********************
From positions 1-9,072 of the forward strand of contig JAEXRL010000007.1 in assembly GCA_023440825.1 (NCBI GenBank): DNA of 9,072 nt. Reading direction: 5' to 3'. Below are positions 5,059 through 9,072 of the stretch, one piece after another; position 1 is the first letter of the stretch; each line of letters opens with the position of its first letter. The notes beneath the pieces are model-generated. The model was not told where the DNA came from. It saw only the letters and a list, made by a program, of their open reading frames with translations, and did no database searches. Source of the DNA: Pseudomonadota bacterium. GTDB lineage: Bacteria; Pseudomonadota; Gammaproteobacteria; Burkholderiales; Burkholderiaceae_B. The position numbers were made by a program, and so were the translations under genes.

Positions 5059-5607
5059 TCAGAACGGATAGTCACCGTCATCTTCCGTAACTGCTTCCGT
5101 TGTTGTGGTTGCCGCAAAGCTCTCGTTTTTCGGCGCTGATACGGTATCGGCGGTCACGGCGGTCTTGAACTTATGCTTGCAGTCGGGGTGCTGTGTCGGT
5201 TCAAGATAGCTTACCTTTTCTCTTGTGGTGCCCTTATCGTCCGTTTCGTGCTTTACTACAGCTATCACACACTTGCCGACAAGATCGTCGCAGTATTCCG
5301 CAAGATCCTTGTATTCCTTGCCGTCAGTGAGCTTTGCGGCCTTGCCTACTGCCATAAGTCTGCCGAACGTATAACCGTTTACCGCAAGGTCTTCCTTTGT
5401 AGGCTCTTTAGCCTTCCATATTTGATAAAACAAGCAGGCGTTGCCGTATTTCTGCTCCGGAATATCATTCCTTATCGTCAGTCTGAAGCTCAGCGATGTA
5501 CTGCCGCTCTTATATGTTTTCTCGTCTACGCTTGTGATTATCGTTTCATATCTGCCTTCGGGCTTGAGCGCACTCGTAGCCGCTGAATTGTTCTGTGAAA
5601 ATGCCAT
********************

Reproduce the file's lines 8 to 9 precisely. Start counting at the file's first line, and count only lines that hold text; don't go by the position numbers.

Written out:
5501 CTGCCGCTCTTATATGTTTTCTCGTCTACGCTTGTGATTATCGTTTCATATCTGCCTTCGGGCTTGAGCGCACTCGTAGCCGCTGAATTGTTCTGTGAAA
5601 ATGCCAT